Tlili opened the discussion to the audience. An Arabic and Islamic Studies professor from The New School (a university in New York City) observed that a common theme running through the presentations was frustration at how the weight of tradition defines Muslim learning and practice. She asked whether there is evidence of pre–modern interventions in the hegemony of exegetical literature and suggested that such an avenue of inquiry might be more fruitful if it looked to non–Arabic language heritages.
Charfi answered, explaining that scholarly work has focused on the circumstances of the revelation because that’s where the greatest amount of historical material is available for study. In scholarship, he said, it used to be believed that one must understand the circumstances surrounding the revelation in order to understand the Qur’anic text. Now, on the basis of many studies, it is clear that the narratives describing those circumstances were developed by exegetes decades and centuries after the fact. Referring back to Wild’s comments, Charfi stated that he agreed with Arkoun that non–Muslim scholars should participate in these inquiries, for their research and perspective can offer a more balanced understanding than research by Muslims alone.
An audience member asked the panelists to discuss the extent to which new Qur’anic interpretations had made an impact on the larger Muslim world, or what impact they might potentially have on social and political outcomes in Muslim societies.
The question drew responses from each panelist, beginning with Christmann, who said it was a very difficult question but one often asked about academic work. He contended that it is not possible to measure the effect of words in practical and social terms. The only notable measure of Shahrur’s influence, according to Christmann, is in the number of his followers, which Christmann said was not large enough to constitute a social movement in the Middle East. Though interest is growing, Shahrur’s readership, he explained, is largely limited to intellectuals and university graduates, in particular natural scientists and engineers. In sum, in Christmann’s view, it is not possible to see the implications of scholarship on policies.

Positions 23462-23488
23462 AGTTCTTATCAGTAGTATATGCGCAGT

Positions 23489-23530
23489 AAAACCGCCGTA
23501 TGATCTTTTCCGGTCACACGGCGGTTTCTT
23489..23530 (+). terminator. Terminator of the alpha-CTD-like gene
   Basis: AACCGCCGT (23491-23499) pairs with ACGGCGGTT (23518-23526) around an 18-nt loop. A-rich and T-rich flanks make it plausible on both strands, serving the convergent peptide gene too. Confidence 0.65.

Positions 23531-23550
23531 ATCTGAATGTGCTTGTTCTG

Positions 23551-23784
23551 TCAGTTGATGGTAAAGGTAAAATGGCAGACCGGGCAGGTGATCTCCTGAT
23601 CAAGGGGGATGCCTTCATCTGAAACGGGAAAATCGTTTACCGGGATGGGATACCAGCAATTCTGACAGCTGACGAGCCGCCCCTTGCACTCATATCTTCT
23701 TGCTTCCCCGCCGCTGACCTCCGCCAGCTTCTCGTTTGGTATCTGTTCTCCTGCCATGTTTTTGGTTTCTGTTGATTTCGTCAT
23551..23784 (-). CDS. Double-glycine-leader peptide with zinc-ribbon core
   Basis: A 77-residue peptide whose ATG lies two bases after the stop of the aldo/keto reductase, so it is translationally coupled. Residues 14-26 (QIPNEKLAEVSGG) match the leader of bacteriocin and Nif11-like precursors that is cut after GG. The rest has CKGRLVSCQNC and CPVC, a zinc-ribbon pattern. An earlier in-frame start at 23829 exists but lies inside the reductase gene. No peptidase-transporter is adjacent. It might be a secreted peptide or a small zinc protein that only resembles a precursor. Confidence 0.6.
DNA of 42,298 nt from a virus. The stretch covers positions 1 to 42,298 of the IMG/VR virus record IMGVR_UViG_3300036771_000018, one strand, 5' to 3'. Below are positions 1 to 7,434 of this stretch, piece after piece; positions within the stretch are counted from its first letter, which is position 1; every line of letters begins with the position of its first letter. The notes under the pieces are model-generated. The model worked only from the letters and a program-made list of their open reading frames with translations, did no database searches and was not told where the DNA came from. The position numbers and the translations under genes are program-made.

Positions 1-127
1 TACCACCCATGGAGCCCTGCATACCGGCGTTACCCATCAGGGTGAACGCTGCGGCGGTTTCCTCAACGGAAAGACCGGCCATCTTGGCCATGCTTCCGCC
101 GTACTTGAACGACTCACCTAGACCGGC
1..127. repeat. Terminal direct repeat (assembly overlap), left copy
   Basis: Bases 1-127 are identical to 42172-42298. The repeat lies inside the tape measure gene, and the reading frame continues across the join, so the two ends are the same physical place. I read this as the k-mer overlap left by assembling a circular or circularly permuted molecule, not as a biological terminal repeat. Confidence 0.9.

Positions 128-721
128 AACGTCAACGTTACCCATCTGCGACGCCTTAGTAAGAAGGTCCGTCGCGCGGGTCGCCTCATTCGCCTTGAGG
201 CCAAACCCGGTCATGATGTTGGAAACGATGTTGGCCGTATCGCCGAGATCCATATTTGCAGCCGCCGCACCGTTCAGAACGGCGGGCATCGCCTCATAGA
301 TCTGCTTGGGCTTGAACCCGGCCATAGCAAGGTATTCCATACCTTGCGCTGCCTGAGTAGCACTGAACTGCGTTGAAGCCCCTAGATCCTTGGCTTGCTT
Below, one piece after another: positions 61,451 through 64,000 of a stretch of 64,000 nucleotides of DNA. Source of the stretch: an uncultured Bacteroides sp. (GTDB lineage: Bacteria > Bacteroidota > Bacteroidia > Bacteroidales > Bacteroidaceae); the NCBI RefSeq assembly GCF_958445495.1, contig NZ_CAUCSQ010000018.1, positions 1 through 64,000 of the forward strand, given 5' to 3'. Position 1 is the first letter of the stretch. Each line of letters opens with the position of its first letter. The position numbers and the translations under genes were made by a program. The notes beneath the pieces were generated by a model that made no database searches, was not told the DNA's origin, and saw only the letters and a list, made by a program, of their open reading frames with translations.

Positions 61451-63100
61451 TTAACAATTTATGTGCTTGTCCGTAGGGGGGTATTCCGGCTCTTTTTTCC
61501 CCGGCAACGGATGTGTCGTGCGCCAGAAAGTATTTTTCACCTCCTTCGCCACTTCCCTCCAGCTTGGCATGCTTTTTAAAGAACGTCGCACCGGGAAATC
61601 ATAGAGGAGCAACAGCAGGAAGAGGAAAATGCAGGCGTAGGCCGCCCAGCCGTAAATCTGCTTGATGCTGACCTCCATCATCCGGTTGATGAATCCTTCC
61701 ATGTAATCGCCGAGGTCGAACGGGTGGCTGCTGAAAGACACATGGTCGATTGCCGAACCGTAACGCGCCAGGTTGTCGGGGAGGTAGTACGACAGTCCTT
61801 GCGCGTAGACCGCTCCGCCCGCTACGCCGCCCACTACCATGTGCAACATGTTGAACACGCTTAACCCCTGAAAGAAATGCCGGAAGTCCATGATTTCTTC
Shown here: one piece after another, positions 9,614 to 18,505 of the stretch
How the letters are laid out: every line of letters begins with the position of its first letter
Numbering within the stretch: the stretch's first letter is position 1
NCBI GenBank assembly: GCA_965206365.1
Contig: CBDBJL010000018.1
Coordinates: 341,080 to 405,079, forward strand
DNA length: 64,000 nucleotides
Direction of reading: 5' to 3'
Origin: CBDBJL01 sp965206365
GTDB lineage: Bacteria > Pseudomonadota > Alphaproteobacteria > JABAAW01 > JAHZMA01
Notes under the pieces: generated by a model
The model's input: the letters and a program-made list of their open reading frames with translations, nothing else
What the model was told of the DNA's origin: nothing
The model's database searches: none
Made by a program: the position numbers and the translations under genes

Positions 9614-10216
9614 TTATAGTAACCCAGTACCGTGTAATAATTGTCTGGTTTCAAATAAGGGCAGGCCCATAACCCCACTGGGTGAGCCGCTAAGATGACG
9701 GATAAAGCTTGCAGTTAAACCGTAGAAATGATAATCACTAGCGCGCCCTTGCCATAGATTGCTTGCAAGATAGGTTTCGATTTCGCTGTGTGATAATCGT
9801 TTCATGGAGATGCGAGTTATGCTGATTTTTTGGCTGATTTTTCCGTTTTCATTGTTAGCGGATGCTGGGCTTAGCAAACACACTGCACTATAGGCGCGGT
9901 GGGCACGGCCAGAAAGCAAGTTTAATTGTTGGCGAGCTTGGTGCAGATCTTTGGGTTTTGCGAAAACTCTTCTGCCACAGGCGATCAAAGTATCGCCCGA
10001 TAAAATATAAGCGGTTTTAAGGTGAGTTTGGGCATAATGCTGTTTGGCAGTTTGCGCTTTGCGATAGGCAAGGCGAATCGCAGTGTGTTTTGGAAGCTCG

Wild spoke up to say he was not as pessimistic as Christmann. He pointed out that the strong censorship in many Arabic countries is an indication that thinkers like Abu Zayd and Shahrur are taken seriously. Wild mentioned seeing Abu Zayd’s book in a Jedda bookstore, anecdotal proof that there is an audience for such ideas. He cautioned that theological faculties in the Arabic world are not a good indicator of new trends in thought. Explaining that such institutions do not even recognize 19th Century reformists, Wild opined that change is more likely to come from academic centers outside the Arab world.
Lee had earlier described Arkoun as being pessimistic about his own influence. Lee qualified that description by saying he believed Arkoun had underestimated himself. Lee added that if Arkoun’s followers in the Muslim world were small in number, it could be attributed to the fact that he wrote in French and his texts were so dense, so his ideas were not accessible to the general public. Lee suggested that Charfi and others would be more likely to have an effect on mainstream thought.